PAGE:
They said in a statement that they’re trying to respect the pain that many people are feeling following last week’s acquittal of St. Anthony police officer Jeronimo Yanez, who killed the black school cafeteria worker during a traffic stop in Falcon Heights last July.
The organizers said they’re required to have a police car lead the parade to make sure the route is clear, so this year it will be a lone unmarked squad car and there will be limited police participation in the parade itself. The parade, which draws about 350,000 people, has started in previous years with several marked squad cars with lights and sirens, as well as officers marching.
Lt. Bob Kroll, president of the Police Officers Federation of Minneapolis, called the decision shameful and disturbing.
“For an organization that prides itself on being accepting and inclusive, the hypocrisy amazes me,” he said.
St. Paul Police Deputy Chief Mary Nash, the department’s LGBTQ liaison, said 12 to 25 St. Paul officers have taken part in previous parades. Some are LGBTQ officers, while others walked as supporters, Nash said.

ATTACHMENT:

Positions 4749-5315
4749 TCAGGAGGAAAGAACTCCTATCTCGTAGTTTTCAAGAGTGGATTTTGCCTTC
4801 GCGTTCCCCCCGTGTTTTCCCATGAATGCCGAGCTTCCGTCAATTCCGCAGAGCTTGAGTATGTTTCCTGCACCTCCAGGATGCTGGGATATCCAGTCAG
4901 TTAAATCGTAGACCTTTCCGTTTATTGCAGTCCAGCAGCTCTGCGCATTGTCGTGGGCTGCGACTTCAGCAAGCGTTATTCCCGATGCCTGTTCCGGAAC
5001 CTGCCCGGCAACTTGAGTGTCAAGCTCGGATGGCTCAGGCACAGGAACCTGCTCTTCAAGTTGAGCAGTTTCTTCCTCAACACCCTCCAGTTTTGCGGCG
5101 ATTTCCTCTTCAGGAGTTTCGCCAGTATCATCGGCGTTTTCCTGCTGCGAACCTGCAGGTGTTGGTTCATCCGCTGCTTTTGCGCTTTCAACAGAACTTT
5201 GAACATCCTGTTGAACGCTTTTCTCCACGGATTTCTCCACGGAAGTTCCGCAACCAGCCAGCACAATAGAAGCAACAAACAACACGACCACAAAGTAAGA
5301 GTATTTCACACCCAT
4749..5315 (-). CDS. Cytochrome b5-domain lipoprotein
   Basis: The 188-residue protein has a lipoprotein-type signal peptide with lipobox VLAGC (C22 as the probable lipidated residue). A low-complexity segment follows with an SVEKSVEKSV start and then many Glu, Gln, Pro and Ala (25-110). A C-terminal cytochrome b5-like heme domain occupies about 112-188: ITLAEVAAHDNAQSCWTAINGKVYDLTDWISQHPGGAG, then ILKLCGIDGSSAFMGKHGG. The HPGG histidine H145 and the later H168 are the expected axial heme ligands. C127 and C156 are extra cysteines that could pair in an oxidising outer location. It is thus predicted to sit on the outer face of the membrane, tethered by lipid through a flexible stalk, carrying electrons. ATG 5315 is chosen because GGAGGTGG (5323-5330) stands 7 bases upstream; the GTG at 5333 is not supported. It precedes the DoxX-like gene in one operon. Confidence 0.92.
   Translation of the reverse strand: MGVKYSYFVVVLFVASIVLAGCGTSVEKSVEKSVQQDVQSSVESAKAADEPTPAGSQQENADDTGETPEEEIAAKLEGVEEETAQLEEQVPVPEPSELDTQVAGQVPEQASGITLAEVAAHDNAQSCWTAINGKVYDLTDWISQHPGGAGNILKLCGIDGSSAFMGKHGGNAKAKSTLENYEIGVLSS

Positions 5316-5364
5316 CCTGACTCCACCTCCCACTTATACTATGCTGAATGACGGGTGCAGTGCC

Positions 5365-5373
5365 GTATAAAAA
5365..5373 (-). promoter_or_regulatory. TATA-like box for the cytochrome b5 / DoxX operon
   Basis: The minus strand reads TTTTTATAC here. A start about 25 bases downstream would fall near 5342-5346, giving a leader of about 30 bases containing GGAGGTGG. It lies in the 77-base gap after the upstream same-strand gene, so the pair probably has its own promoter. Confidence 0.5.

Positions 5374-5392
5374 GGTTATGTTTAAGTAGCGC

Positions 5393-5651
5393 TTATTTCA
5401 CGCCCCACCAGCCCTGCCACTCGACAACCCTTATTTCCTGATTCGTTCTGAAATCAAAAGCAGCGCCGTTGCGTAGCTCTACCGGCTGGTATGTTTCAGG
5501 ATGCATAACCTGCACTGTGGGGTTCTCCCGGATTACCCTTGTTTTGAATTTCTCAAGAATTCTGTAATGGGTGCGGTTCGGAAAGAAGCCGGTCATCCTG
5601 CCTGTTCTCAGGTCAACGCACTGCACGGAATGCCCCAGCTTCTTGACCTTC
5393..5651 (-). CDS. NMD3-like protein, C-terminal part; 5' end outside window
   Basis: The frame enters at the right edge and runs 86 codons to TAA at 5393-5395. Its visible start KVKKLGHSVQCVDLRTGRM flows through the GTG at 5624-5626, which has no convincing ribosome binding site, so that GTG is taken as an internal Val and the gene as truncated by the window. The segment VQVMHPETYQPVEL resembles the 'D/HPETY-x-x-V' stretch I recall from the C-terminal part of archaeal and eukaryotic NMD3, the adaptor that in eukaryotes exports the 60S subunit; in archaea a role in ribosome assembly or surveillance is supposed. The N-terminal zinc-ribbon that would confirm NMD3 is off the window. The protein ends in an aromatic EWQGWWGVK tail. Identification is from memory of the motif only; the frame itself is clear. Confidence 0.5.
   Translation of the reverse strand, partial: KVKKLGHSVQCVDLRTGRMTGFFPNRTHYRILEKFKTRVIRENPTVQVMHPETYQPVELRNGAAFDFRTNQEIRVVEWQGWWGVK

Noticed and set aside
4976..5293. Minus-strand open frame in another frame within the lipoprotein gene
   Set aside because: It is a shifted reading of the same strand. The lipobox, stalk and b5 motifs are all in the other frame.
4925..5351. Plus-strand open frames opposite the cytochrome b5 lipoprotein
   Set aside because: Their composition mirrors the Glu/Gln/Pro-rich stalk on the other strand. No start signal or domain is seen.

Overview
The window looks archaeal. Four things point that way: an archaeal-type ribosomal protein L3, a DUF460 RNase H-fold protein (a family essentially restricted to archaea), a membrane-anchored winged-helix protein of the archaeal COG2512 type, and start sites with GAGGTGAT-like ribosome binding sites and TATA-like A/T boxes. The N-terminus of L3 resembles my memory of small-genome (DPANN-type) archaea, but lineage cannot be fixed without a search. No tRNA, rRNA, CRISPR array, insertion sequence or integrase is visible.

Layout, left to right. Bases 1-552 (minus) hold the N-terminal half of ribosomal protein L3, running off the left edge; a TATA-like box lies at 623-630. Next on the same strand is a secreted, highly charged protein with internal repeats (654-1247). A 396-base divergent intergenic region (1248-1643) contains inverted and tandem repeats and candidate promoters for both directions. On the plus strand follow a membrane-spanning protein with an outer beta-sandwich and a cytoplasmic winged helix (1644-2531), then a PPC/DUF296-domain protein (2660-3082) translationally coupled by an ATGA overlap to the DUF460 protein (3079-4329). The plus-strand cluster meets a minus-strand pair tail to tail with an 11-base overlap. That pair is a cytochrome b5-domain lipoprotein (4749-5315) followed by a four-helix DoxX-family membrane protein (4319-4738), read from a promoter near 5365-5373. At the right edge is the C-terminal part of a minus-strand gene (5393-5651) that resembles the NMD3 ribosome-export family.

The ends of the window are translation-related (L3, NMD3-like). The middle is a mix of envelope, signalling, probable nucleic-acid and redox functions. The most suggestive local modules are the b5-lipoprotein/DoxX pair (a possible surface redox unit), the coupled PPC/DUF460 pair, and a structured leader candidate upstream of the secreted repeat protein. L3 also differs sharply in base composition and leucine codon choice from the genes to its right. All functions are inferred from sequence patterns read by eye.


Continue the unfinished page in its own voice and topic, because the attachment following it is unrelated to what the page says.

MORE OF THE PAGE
“I understand that people are angry and we can respect their feelings, but … if we can’t work together, it gets more challenging to become better as a community, as a police department.”
Twin Cities Pride Board Chairwoman Darcie Baumann said they did not intend to make anyone feel excluded.
“Unfortunately, we have hurt and offended the LGBTQ police officers, and that was not at all our intent,” Baumann said. “But in the wake of the verdict, we want to be sensitive to the population that is grieving … and seeing those uniforms brings angst and tension and the feeling of unrest.”